EONIA unlikely to meet the requirements of the European Benchmark Regulation

EMMI’s announcement

EMMI has announced that it will no longer pursue a thorough review of EONIA. Citing data analysed in the second phase of its EONIA Review and in the ECB’s recent public consultation, EMMI has concluded that there is “a fair degree” of concentration in the interbank lending activity captured by EONIA, potentially increasing the influence of single contributors to the benchmark, as well as geographical concentration. EMMI also found that the inclusion of currently ineligible financial instruments would not significantly improve the representativeness of the benchmark.

Instead, EMMI suggests that redefining EONIA as an overnight wholesale borrowing benchmark would be most likely to address these issues, giving rise to a more robust and representative rate with a lower geographical concentration. It notes that this would require a shift to the borrowing side to capture higher volumes and a broader range of counterparties.

In its statement, EMMI concludes that, while the definition and calculation methodology of the rate remain in their current format and in the absence of changes to market conditions and dynamics, EONIA’s compliance with the European Benchmark Regulation (EBR) by January 2020 “cannot be warranted”.

EMMI goes on to confirm that daily publication of the rate, which was designated a critical benchmark under the EBR on 28 June 2017, will continue “as-is”. In addition, as a critical benchmark, a College of Supervisors has been established with authority to ensure the stability of the EONIA panel and continuity of the provision of the benchmark in accordance with the provisions of the EBR. EMMI will also review its methodology on an annual basis and may consider adapting methodological parameters to enhance robustness if necessary.

The statement provides some comfort to the market, noting that, under the transitional provisions of the EBR, EONIA may continue to be used as a reference rate until 31 December 2019. Following that date, EONIA could only be used in existing contracts as permitted by the Belgian supervisor, the FSMA, where cessation or changes to the benchmark to comply with the EBR “would result in a force majeure event, frustrate or otherwise breach the terms of any financial contract or financial instrument or the rules of any investment fund” referencing the benchmark as set out in Article 51(4) of the EBR.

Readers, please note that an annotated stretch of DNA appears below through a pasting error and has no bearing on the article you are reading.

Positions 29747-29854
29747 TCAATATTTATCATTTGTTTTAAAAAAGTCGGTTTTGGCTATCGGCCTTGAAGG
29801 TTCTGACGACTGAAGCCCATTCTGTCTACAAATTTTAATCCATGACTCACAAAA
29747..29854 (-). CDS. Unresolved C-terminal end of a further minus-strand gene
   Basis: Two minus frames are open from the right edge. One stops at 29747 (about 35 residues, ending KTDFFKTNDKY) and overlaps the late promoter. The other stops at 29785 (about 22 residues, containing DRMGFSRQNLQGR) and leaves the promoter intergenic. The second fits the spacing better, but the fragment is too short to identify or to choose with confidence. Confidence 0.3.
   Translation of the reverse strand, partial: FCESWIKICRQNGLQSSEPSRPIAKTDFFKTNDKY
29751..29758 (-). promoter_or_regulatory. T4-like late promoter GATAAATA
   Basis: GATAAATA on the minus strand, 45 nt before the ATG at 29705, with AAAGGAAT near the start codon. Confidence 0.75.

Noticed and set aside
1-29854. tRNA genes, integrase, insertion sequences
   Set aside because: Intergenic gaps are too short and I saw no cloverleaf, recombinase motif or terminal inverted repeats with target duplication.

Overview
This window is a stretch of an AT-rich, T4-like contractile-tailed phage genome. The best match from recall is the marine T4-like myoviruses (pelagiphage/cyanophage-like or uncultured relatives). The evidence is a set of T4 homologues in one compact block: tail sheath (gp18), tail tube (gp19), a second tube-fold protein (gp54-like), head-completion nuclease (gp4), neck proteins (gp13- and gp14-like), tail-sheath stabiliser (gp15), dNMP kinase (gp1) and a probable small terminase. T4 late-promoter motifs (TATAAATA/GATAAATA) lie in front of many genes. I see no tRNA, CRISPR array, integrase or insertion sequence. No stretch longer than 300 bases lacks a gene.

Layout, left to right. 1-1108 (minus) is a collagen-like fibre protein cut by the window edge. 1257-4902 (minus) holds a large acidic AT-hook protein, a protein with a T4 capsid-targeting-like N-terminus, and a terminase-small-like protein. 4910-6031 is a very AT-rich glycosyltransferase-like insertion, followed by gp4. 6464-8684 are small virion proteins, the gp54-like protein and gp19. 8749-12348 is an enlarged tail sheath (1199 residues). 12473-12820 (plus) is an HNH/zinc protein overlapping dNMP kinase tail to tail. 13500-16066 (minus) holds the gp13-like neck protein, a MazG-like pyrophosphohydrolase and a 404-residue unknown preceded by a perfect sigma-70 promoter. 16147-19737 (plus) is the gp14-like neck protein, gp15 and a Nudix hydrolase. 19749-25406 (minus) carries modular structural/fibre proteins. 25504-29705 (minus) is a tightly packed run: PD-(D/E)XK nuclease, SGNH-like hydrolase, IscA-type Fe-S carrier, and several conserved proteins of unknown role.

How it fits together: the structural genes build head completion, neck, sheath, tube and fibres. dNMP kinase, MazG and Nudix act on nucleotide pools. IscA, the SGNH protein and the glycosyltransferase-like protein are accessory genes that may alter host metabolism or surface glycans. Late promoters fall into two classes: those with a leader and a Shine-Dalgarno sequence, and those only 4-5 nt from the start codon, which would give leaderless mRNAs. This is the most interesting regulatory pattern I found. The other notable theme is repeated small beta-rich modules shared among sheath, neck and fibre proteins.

What next?

Even if the continued use of EONIA in existing contracts is grandfathered beyond 31 December 2019, a new overnight rate will be required for contracts entered into from that date. In addition, market participants will need to assess the range of contracts that refer to EONIA and consider whether, notwithstanding any grandfathering, those references should be updated. For example, EONIA is commonly referenced as the interest rate, and in the case of cleared transactions the rate for price alignment interest (PAI), for euro-denominated cash collateral. A protocol could assist the derivatives market in moving to a new rate but the first priority must be the determination of a suitable euro risk-free rate and its establishment, if necessary, as well as the development of transition plans for the adoption of that rate.

The Euro Working Group on Risk-Free Reference Rates (the Euro RFR WG) is currently working to identify a suitable rate. It is now clear, however, that this will not be EONIA, at least not in its current form. Given the requirements of the EBR and EMMI’s interpretation of these in the context of EONIA, the Euro RFR WG now faces challenging timing constraints if market disruption is to be avoided post 31 December 2019.

In addition, EMMI’s statement on EONIA highlights benchmark users’ responsibilities to consider whether selected benchmarks meet their, and their clients’, needs on an ongoing basis under the EBR and the IOSCO “Statement on Matters to Consider in the Use of Financial Benchmarks” of 5 January 2018. The suggestion clearly being that, notwithstanding the transitional provisions of the EBR, users should consider the suitability of EONIA going forward. EMMI also emphasises the need for thorough consideration of contingency plans for benchmark cessation and, in particular, the inclusion of fallback provisions in contractual arrangements.

The recent IOSCO statement, whilst taking the form of guidance, encourages all benchmark users to consider the appropriateness of benchmarks and the need for robust policies to address benchmark cessation, including contractual fallback provisions. These obligations may go beyond those required under the EBR or equivalent legislation.

We have previously considered the implications of IBOR reform in the context of LIBOR, to read our client briefing please click here. Watch our short video on the transition away from LIBOR:


(1). EMMI has separately announced that it will participate in the Euro RFR WG as an administrator of critical benchmarks and on a non-voting basis in order to provide input on the development of robust and reliable reference rates.